Governor Whitmer Wants to Win Reelection (August 25, 2021)
Negotiating the Next Stage of COVID-19 (August 30, 2021)
Social Security and COVID-19 (September 1, 2021)
Controlled and Natural Experiments (September 5, 2021), with Sara Goodman MPH.
Simchot Again (September 17, 2021)
Convention-2021 (September 29, 2021)
Supply Chain Woes (October 9, 2021)
How Good Are the Vaccines? (October 20, 2021)
Rising Prices Do Not Necessarily Mean Inflation (October 27, 2021)
Professional Conferences During a Pandemic (November 1, 2021), Guest blog by Sara Goodman MPH.
COVID-19 Era Education: Long-Term Impacts (November 7, 2021)
The Pandemic as a War (November 14, 2021)
Lockdowns Again: Legislating COVID (November 21, 2021)
Nursing Homes Open Doors Wide to Visitors (November 28, 2021)
Post-COVID Syndrome (December 7, 2021)
News of the Week (December 14, 2021)
Fully Vaccinated? (December 30, 2021)
Delta, and then Omicron (January 9, 2022)
The Nursing Shortage During COVID-19 (January 24, 2022)
Finishing the Second Year (February 2, 2022)
Rewriting Pandemic Economics (February 11, 2022)
Is it Over? (February 24, 2022)
Two Years of Pandemic: An Accounting (March 13, 2022)
One Million Deaths (March 23, 2022)
Risk and Uncertainty Once Again (April 18, 2022)
This is the Way the COVID Ends (May 3, 2022)
Is This Time Different? (May 14, 2022)
I conduct research in health and housing economics.
My current research, funded by the Michigan Health Endowment Foundation starting April 1, 2017, seeks to improve care in Skilled
Nursing Facilities (SNFs) through improved information systems for residents/caregivers/administrators. Contact me for more details.
I co-author the 8th edition of The Economics of Health and Health Care (Sherman Folland, Allen C. Goodman,
and Miron Stano), with Instructor’s Guide and Study Questions. Together with Shooshan Danagoulian,
we are preparing the 9th edition, to come out in 2023.
As of July 2019, we are proud to participate in the City of Detroit University Economic Analysis Partnership:
University of Michigan (Gabriel Ehrlich PI); Wayne State University (Allen C. Goodman PI); Michigan State University (Eric Scorsone PI)
This unique five-year collaboration will provide economic consulting and forecasting services to the City of Detroit.
Policy and Research Presentations
March 10, 2004 Detroit News Op-Ed piece Detroit Housing Rebound Needs Safe Streets, Good Schools.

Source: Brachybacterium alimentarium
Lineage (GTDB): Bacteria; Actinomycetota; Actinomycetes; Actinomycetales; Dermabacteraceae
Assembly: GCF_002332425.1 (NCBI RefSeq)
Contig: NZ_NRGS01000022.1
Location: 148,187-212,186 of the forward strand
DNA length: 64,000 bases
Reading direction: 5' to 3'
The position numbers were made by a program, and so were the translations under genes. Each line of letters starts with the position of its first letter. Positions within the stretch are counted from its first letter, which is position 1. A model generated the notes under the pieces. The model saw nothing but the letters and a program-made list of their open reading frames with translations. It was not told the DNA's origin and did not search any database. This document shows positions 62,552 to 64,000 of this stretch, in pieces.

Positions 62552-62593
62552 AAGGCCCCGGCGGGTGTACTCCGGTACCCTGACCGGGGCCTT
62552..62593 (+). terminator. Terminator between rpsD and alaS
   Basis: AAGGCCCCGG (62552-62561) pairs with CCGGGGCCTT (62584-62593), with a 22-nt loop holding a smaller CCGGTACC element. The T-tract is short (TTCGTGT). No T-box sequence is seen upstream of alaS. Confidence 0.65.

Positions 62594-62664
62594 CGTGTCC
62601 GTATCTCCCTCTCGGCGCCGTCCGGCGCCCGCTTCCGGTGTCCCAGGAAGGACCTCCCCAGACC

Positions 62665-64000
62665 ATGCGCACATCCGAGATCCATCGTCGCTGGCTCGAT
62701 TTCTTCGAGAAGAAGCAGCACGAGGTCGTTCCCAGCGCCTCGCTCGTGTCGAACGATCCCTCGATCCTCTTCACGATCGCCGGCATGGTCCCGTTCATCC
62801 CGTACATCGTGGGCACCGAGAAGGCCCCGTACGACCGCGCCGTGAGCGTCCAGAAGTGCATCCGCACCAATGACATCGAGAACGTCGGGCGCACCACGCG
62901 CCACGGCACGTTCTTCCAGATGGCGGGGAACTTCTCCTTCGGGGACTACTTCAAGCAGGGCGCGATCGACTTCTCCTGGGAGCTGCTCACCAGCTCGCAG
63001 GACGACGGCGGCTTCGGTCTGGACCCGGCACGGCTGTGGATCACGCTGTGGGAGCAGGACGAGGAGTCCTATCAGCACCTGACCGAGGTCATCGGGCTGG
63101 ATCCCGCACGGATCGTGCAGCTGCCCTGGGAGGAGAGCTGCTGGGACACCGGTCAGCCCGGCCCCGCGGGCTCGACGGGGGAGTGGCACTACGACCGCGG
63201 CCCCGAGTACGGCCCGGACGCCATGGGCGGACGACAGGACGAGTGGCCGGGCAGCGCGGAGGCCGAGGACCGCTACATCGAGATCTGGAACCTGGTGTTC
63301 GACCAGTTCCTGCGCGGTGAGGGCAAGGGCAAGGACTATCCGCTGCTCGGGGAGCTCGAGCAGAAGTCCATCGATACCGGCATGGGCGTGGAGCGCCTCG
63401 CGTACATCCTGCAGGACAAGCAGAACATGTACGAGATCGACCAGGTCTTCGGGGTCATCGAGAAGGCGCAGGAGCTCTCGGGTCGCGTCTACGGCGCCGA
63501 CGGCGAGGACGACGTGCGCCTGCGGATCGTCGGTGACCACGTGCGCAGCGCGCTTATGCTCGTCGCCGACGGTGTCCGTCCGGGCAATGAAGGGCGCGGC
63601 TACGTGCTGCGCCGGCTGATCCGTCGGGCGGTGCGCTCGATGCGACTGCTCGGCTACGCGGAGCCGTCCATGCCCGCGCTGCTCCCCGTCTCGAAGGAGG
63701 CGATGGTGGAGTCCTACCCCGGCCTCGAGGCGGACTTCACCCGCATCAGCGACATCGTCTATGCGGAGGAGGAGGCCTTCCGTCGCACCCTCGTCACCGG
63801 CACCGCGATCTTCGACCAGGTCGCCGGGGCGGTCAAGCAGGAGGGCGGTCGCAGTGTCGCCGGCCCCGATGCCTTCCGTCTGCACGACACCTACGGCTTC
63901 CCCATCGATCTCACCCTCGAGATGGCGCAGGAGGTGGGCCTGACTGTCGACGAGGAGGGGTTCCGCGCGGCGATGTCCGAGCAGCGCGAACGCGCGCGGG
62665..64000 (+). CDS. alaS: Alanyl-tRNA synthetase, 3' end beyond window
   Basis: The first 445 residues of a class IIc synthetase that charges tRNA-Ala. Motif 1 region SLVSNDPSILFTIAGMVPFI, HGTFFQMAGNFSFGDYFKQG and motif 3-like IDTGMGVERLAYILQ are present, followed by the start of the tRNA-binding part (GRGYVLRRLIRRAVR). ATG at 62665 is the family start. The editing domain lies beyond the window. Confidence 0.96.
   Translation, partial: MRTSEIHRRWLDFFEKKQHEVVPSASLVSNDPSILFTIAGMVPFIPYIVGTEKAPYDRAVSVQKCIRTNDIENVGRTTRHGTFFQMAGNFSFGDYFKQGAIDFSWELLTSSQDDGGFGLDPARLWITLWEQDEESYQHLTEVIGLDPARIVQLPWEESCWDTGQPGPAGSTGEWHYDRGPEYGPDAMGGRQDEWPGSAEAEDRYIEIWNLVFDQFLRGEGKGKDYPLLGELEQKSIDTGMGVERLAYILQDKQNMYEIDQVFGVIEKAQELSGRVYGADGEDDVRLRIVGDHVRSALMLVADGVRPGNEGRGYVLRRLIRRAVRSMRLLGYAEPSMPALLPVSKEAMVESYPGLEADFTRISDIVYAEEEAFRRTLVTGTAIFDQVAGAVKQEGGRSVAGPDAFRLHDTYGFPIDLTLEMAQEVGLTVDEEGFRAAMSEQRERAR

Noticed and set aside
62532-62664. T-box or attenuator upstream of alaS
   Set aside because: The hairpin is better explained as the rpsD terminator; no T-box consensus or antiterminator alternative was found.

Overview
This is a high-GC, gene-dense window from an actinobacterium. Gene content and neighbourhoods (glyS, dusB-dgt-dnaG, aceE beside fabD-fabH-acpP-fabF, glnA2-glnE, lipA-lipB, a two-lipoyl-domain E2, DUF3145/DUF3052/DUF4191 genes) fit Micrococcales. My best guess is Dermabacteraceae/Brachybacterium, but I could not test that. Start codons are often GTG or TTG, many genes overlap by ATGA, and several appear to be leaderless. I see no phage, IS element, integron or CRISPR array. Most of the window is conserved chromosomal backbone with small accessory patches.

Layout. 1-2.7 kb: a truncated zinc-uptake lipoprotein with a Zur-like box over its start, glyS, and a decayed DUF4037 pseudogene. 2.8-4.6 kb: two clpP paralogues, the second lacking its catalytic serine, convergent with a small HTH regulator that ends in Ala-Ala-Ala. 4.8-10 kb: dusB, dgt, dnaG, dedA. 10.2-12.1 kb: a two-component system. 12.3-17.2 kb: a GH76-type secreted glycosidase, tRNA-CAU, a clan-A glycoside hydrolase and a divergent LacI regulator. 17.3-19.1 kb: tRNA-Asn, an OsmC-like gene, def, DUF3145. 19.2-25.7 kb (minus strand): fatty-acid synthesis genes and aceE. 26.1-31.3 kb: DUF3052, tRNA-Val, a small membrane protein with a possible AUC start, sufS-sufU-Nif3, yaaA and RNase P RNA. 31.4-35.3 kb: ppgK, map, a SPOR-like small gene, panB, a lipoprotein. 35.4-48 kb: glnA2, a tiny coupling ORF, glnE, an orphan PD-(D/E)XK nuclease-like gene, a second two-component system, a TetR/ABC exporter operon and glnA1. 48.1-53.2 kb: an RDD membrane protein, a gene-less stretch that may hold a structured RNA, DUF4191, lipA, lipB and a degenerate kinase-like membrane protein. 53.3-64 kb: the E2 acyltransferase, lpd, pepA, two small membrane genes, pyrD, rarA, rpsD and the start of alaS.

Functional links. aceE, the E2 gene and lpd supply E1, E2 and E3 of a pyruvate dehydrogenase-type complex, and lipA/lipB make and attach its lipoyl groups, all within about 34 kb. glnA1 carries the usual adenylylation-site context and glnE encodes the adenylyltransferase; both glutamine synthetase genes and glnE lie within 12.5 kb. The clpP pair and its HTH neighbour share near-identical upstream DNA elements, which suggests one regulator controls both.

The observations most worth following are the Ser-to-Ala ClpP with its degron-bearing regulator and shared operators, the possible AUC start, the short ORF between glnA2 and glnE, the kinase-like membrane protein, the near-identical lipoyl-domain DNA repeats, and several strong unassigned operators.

January 15, 2008 participation in a podcast on the BBC regarding the Healthcare System in Detroit and the U.S.
A policy proposal - Fixing Part of the
Michigan Stem Cell Economics Study, August 2008
“The Economics of Health Care Reform”, presented October 25, 2011 at the Adult Learning Institute.
Is there an S in Urban Housing Supply …
or What on Earth Happened in
Goodman, Goodman, Goodman, and Goodman “A Few Goodmen” (https://www.youtube.com/watch?v=QktKLTLyLIM) – presented at 2015 AEA Meetings
with Stephen Henderson on WDET, April 6, 2016, about Differential Taxation
for Public Services in
Graduate Studies at
For information on application/admission to our Department’s programs, please turn to our Department’s home page.
Current Graduate Students (MA and PhD) MUST get approval to sign up for courses.
Jeopardy! and Trivia
RIP Alex Trebek, November 8, 2020.
On June 13, 2008. I was a contestant on Jeopardy! Others have written blogs about their adventures.
I decided to do something else! I hope you like it.
On October 1, 2014, my daughter Sara also appeared. She did better than Dad.
Sara and I are currently Llamas in the Sequoia League of Learned League.
*** Peace Corps ***
Sara started a Peace Corps career in Burkina Faso in June 2011, returning in August 2013.
Her experiences were exciting and unusual. She has continued her blog during her return.
Sara received her
currently studying for a PhD in public health at The University of California – Irvine.
Classes (Syllabus / Course Material)
Principles of Economics Cr. 4
Supply, demand, price at the level of the firm and industry; business institutions and their operation; determinants of wage and salary levels, interest rates, rents, profits, income distribution; public policy in relation to business and labor.
State and Local Public Finance, Cr. 4
Economics of Health Care Cr. 4
Urban Economics Cr. 4
Public/Urban Economics Cr. 4
Economics of Health Care (Graduate) Cr. 4
This advanced course on the allocation of health care resources concentrates on demand and supply of health care. It looks at the roles of hospitals, physicians, and health insurance; market imperfections, government policies, and their role in economics of health care.
Urban and Regional Development (Graduate) Cr. 4
Dissertation Candidacy (Graduate)
Open only to Departmental Dissertation Candidates
To contact me
via e-mail click email@example.com
updated May 14, 2022